The court also agreed to hear Rahul’s plea challenging the constitutional validity of criminal defamation law under Section 499 and 500 of Indian Penal Code which makes defamation an offence punishable with up to two-year jail term.
Rahul submitted that criminal defamation law is a colonial legacy and it has no place in a democratic country.
He said in his petition that the law violates people’s fundamental right to freedom of speech and expression and the law must be done away with.
A bench of justices Dipak Misra and PC Pant clubbed Rahul’s petition with the petition filed by Arvind Kejriwal and Subramanium Swamy and posted the case for final hearing on July 8.
“Criminal defamation laws are inherently harsh and have a disproportionate chilling effect on free expression. Individuals face the constant threat of being arrested, held in pre-trial detention, subjected to expensive criminal trials, and then in the event of conviction, saddled with a criminal record, fines and imprisonment, and the social stigma associated with this,” Rahul said in his petition.
“Sections 499 and 500 of the IPC violate the right to freedom of speech and expression guaranteed under Article 19(1)(a) of the Constitution of India. These provisions results in curbs on the fundamental right to freedom of speech and expression beyond the limits of restrictions under Article 19(2) of the Constitution of India,” the Congress vice-president said.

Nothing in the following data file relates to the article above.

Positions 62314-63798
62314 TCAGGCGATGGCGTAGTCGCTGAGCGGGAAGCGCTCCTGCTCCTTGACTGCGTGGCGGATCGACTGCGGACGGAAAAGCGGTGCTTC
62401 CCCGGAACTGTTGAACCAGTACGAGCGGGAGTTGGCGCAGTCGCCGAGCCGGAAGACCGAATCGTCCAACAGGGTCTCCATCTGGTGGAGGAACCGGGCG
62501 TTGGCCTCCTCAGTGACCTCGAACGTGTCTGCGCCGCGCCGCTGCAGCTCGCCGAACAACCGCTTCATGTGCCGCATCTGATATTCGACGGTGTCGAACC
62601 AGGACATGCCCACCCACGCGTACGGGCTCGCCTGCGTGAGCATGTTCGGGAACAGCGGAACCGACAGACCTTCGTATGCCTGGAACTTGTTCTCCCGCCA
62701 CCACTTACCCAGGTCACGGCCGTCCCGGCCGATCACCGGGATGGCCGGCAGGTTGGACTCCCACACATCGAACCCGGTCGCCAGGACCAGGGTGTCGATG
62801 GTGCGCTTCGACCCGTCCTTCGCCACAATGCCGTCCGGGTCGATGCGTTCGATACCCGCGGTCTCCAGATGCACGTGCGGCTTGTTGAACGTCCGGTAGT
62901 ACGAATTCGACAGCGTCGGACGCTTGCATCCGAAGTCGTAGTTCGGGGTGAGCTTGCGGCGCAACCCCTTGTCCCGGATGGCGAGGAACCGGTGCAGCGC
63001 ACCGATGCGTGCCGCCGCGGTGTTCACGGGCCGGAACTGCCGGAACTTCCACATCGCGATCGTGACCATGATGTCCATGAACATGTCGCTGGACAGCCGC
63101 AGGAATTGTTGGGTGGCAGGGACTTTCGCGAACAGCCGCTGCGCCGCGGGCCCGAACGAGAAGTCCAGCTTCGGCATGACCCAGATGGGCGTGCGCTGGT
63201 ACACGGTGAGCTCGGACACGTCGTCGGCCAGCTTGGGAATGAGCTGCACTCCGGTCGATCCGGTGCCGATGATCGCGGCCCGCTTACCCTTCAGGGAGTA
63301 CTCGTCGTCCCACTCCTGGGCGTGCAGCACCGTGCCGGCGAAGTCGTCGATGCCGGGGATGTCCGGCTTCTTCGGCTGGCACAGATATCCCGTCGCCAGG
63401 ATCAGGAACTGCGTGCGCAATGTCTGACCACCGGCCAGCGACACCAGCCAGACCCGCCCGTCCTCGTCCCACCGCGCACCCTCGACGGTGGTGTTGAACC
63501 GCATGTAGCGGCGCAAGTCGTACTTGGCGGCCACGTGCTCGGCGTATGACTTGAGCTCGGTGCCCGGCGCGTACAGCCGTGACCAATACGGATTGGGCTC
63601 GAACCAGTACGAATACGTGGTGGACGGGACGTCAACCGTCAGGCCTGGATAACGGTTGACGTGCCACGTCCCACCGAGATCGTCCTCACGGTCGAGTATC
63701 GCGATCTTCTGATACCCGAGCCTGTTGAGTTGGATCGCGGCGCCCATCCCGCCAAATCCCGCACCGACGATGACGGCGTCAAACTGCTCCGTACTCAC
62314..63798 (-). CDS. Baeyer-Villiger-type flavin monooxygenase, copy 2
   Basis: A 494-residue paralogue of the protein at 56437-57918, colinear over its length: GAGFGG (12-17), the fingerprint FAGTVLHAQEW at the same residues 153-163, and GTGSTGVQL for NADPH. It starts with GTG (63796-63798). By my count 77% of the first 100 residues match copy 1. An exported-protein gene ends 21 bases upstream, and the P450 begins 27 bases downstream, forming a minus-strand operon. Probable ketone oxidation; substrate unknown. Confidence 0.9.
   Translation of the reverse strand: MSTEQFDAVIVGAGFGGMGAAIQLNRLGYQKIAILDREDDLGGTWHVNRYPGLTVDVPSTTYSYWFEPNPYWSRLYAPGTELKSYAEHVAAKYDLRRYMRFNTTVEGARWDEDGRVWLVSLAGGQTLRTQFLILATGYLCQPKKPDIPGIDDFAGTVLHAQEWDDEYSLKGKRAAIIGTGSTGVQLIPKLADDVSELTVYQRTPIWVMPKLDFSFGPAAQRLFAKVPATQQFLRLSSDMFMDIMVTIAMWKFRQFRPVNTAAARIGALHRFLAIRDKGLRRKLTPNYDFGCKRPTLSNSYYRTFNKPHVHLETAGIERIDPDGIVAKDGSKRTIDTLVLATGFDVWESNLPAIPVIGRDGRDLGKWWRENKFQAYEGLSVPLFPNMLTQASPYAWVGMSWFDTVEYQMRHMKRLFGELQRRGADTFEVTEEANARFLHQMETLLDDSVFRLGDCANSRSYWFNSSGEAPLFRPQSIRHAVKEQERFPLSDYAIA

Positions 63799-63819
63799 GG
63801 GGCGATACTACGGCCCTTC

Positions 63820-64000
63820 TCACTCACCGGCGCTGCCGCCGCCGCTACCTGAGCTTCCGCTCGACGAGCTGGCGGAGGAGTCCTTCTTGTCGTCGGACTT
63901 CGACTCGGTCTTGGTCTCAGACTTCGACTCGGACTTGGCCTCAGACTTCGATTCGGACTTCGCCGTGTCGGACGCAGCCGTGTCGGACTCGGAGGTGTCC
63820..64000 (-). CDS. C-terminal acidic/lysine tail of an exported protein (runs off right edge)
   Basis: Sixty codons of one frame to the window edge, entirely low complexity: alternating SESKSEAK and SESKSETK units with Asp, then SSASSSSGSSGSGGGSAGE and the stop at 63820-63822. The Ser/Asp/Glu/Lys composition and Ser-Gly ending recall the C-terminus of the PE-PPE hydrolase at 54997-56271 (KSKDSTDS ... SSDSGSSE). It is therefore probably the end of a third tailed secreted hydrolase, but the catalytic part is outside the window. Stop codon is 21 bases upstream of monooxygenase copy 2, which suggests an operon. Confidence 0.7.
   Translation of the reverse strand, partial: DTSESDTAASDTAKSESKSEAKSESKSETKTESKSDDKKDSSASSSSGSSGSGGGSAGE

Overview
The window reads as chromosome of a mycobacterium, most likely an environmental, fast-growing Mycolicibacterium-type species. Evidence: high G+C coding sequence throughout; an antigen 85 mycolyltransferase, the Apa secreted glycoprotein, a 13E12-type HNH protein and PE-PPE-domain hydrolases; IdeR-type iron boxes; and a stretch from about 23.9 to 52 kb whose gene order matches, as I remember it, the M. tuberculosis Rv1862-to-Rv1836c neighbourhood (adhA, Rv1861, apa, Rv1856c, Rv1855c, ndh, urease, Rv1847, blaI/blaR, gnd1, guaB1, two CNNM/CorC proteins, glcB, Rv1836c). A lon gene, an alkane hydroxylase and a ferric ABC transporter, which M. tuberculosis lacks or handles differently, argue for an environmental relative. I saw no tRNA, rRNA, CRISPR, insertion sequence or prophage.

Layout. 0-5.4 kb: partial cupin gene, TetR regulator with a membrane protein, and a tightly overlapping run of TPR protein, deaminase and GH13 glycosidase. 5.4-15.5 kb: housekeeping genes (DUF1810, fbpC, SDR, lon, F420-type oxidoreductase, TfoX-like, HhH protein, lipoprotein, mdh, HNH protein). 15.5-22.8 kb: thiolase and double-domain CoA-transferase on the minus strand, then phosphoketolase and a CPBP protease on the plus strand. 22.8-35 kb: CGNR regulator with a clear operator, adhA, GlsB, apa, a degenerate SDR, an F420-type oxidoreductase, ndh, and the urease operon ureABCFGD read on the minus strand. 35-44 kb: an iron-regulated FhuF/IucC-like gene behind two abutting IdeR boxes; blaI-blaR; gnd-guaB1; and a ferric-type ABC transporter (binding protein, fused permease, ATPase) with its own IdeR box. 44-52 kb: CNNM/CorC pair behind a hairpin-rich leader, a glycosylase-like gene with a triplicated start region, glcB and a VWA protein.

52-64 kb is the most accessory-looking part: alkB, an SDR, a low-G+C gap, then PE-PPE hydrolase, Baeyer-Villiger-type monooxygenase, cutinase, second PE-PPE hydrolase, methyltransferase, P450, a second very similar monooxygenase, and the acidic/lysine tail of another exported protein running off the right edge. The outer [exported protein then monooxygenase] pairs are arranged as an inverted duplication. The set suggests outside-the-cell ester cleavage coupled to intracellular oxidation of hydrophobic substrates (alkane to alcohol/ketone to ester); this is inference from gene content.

He said criminal defamation laws violated international norms on freedom of speech and people felt threatened by the penal provision.
“The internet could serve as a great medium for public discourse, but bloggers and citizen journalists could feel threatened by the criminal provisions related to defamation and this could cause a chilling effect,” the Congress leader said.
“Whatever be the position prior to the independence of India, Sections 499 and 500 of IPC have ceased to be reasonable restrictions after the Constitution came into force guaranteeing the right to equality in Article 14, the right to freedom of speech and expression in Article 19 (1) (a) and the right to personal liberty in Article 21 which constitute an integral part of the basic structure of the Constitution,” he said.
Rahul said offences like murder and theft affected society and therefore freedom could be curtailed but the act of defamation posed no discernible threat to society at large.
“Its scope of impact is primarily restricted to the alleged victim and persons close to him who always have the option of responding to the defamatory allegations and setting the record straight. Thus, treating acts of defamation in a similar manner as grave offences against the public is patently arbitrary,” Rahul said.
An RSS activist Rajesh Kunte had alleged that the Congress leader had accused the saffron outfit of killing Mahatma Gandhi at a rally during last year’s Lok Sabha polls.
According to the RSS activist, the Congress vice-president had told an election rally at Sonale on March 6 that “RSS people killed Gandhiji”.
He further accused Rahul of trying to tarnish the reputation of the Sangh through his speech.